Once the city council and the Deschutes County Commission approve the expansion plan, it still has to pass muster with the state. And that’s not a slam dunk. An earlier expansion plan — one that included more than three times as much land as the current plan targets — was rejected by the state in 2010.

State approval will come at the earliest this winter, a city planner said, according to a Bulletin article.

And once the state signs off, it’s not as simple as planting survey sticks and pouring foundations.

The expansion plan proposes neighborhoods that are, so to speak, self-contained. The new developments are envisioned to be convenient for foot and bike traffic, with workplaces and residences as well as amenities such as grocery stores. Designing such neighborhoods and bringing plans to fruition are complex, lengthy processes. Think years, not months.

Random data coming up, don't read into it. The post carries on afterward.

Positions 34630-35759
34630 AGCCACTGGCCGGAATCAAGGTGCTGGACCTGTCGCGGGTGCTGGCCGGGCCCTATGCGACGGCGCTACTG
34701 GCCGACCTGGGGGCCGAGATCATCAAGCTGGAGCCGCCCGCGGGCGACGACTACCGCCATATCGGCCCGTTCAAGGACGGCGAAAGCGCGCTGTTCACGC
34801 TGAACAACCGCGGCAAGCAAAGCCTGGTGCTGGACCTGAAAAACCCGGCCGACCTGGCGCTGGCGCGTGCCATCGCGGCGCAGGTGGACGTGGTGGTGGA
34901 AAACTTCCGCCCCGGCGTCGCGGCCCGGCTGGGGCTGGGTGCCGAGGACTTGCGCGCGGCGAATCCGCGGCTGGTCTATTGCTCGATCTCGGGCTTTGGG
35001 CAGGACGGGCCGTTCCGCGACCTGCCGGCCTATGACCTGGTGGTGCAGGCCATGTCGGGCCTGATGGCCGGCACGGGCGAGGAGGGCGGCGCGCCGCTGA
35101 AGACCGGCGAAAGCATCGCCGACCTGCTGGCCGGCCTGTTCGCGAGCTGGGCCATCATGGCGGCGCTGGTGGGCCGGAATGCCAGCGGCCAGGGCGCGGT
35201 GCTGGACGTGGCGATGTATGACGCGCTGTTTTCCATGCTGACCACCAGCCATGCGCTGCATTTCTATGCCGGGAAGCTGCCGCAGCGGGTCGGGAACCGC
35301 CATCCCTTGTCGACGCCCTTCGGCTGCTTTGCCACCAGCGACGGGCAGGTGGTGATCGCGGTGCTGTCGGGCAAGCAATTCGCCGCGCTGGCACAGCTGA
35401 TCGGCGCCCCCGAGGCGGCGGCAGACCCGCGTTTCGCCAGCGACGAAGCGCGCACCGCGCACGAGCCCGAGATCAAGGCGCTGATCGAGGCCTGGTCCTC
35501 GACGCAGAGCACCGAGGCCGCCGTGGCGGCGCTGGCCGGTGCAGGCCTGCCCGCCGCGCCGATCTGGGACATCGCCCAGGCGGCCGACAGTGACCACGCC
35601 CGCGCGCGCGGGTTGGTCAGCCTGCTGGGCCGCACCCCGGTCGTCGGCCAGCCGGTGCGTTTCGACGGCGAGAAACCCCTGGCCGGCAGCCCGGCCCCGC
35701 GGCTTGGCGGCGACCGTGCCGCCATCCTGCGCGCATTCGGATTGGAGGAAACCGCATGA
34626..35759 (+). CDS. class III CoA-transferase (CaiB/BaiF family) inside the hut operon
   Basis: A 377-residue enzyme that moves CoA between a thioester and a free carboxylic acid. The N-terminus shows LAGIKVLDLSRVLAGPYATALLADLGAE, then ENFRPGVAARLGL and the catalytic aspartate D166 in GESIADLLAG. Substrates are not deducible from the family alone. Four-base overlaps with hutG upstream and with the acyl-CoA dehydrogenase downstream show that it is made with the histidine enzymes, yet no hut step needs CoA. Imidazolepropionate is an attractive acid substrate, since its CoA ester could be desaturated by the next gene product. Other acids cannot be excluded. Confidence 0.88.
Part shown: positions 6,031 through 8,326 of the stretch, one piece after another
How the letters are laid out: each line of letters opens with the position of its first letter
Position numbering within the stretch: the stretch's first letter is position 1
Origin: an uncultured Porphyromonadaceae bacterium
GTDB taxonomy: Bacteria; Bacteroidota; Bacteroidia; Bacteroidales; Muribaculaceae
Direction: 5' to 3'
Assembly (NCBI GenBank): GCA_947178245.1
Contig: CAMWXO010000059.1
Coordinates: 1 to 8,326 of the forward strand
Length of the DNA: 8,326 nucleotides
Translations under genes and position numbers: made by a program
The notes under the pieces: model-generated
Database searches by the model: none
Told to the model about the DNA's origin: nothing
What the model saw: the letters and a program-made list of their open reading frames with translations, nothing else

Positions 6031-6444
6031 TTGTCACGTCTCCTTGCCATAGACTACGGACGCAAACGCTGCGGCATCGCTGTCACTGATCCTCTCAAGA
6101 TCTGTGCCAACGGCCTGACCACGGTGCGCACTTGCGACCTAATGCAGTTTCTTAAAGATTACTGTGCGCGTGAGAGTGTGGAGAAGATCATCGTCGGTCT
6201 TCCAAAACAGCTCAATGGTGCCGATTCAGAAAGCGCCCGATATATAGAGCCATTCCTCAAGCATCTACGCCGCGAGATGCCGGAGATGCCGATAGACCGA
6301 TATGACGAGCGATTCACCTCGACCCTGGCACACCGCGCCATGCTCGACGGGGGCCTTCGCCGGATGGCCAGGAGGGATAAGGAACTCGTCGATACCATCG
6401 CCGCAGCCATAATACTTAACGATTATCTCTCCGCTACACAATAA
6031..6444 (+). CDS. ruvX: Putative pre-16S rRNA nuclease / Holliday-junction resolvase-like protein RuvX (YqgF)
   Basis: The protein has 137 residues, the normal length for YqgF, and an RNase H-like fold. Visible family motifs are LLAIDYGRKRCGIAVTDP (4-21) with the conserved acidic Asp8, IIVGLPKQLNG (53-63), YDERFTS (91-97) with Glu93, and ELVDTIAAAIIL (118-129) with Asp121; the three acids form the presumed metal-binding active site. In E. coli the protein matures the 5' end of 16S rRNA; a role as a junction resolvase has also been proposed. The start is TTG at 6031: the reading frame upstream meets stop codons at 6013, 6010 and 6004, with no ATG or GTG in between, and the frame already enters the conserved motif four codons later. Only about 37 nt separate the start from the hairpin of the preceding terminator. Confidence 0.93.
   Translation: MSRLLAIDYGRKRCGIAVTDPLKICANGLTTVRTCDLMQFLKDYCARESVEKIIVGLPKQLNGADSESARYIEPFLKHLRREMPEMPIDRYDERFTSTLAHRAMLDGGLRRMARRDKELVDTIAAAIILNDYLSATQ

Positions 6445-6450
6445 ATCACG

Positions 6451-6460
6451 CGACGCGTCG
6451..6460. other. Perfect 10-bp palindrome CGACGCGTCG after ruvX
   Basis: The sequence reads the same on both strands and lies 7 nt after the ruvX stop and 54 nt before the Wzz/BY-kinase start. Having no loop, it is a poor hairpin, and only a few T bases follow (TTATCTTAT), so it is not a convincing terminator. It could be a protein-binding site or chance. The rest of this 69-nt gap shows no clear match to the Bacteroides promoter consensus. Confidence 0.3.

So, although the urban growth boundary expansion holds out the promise of more housing, that promise doesn’t come with an expected due date.

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Tour of Homes demonstrates high-end properties are in demand

By Jason Boone

What can the annual Central Oregon Tour of Homes tell us about the real estate market of Bend, Oregon?

In addition to offering home-buyers a chance to see what local builders provide, the profile of the homes on display might furnish insight about the state of the market — and where it might be headed.

Tim Knopp, executive vice president of the Central Oregon Builders Association, which stages the tour, said more than a dozen homes on the tour are priced at $1 million or more. There has never been this many seven-figure homes on the tour, he said. A few others are in the $900,000 range.